Commercial Performance

Following the release of evermore, on the issue dated December 26, 2020, “’tis the damn season” debuted at No. 39 on the Billboard Hot 100 alongside the album’s 14 other songs; the next week, it dropped to No. 91 then fell off the chart. It debuted at No. 13 on the Rolling Stone Top 100, with 134,000 units sold and 16.2 million streams in its first week. It also debuted at No. 6 on the Hot Alternative Songs chart, where it spent seven weeks. It achieved success internationally, debuting at No. 13 on the Canadian Hot 100, No. 23 on the Billboard Global 200, and No. 24 on the Australian Top 50 Singles chart.

Critical Reception

“’tis the damn season” received widespread critical acclaim for its “rather moving” variation on traditional, more upbeat holiday music. In a review published in Rolling Stone, Brittany Spanos described the song as a “nostalgic gut-punch” and “tautly [capturing] the eerily specific nostalgia and the familiarly messy unraveling that is bound to accompany it.” Spanos praised its “lyrical flourishes” and more awkward, less idealistic narrative that distinguish it from traditional Christmas songs. Sam Sodomsky of Pitchfork praised Taylor’s use of her “wordy” and detailed lyricism: “She treats [Aaron] Dessner’s electric guitar framework as an empty diary page, her notes spilling into the margins, using every inch of space he offers to describe the fog on the windshield, the mud on the tires, the parking spot by her old school.” Maura Johnston of Entertainment Weekly chose “’tis the damn season” as a “luminous” example of evermore‘s elevated songwriting and production.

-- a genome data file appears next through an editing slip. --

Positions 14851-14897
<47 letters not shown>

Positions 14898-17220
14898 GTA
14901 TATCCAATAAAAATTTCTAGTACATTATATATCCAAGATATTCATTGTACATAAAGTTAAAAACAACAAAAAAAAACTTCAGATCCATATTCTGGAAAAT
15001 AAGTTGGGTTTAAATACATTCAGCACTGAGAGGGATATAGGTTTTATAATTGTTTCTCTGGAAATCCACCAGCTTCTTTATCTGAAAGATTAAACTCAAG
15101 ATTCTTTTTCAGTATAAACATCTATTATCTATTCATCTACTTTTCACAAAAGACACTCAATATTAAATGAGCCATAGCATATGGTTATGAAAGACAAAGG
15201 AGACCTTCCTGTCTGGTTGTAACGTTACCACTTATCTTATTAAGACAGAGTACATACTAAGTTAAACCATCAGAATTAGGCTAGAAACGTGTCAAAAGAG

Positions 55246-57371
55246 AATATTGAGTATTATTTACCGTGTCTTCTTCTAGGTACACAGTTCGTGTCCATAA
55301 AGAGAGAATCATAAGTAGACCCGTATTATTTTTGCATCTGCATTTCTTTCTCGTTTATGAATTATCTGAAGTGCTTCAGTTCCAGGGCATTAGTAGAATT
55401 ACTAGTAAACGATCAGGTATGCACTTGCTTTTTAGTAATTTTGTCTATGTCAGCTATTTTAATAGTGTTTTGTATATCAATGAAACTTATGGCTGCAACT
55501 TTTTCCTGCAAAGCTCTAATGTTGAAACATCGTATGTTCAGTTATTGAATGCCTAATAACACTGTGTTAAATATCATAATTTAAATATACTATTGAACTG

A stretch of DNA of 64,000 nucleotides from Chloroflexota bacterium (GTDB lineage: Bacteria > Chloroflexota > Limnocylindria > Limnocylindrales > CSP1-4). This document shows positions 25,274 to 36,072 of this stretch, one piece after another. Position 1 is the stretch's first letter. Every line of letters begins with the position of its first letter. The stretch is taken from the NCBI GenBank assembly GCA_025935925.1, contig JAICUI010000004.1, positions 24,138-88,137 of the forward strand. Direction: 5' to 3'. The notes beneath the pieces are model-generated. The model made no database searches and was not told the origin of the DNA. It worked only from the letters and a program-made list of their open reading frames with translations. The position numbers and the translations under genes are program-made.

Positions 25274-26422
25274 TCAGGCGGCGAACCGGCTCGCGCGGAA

Lyrics

[Verse 1]
If I wanted to know who you were hanging with
While I was gone, I would have asked you
It’s the kind of cold, fogs up windshield glass
But I felt it when I passed you
There’s an ache in you, put there by the ache in me
But if it’s all the same to you
It’s the same to me

[Chorus]
So we could call it even
You could call me “babe” for the weekend
​’Tis the damn season, write this down
I’m stayin’ at my parents’ house
And the road not taken looks real good now
And it always leads to you and my hometown

[Verse 2]
I parkеd my car right between the Methodist
And thе school that used to be ours
The holidays linger like bad perfume
You can run, but only so far
I escaped it too, remember how you watched me leave
But if it’s okay with you, it’s okay with me

[Chorus]
We could call it even
You could call me “babe” for the weekend
​’Tis the damn season, write this down
I’m stayin’ at my parents’ house
And the road not taken looks real good now
Time flies, messy as the mud on your truck tires
Now I’m missing your smile, hear me out
We could just ride around
And the road not taken looks real good now
And it always leads to you and my hometown

[Bridge]
Sleep in half the day just for old times’ sake
I won’t ask you to wait if you don’t ask me to stay
So I’ll go back to L.A. and the so-called friends
Who’ll write books about me, if I ever make it
And wonder about the only soul
Who can tell which smiles I’m fakin’
And the heart I know I’m breakin’ is my own
To leave the warmest bed I’ve ever known
We could call it even
Even though I’m leavin’
And I’ll be yours for the weekend
​’Tis the damn season

[Chorus]
We could call it even
You could call me “babe” for the weekend
​’Tis the damn season, write this down
I’m stayin’ at my parents’ house
And the road not taken looks real good now
Time flies, messy as the mud on your truck tires
Now I’m missing your smile, hear me out
We could just ride around
And the road not taken looks real good now
And it always leads to you and my hometown

[Outro]
It always leads to you and my hometown

General Information
ArtistTaylor Swift
Albumevermore
ReleasedDecember 11, 2020
RecordedSeptember 2020
StudioLong Pond (Hudson, New York)
GenreAlternative
Adult Contemporary
Length3:50
LabelRepublic Records
SongwritersTaylor Swift
Aaron Dessner
ProducersAaron Dessner
Taylor Swift
EVERMORE CHRONOLOGY
gold rush’tis the damn seasontolerate it
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Official Audio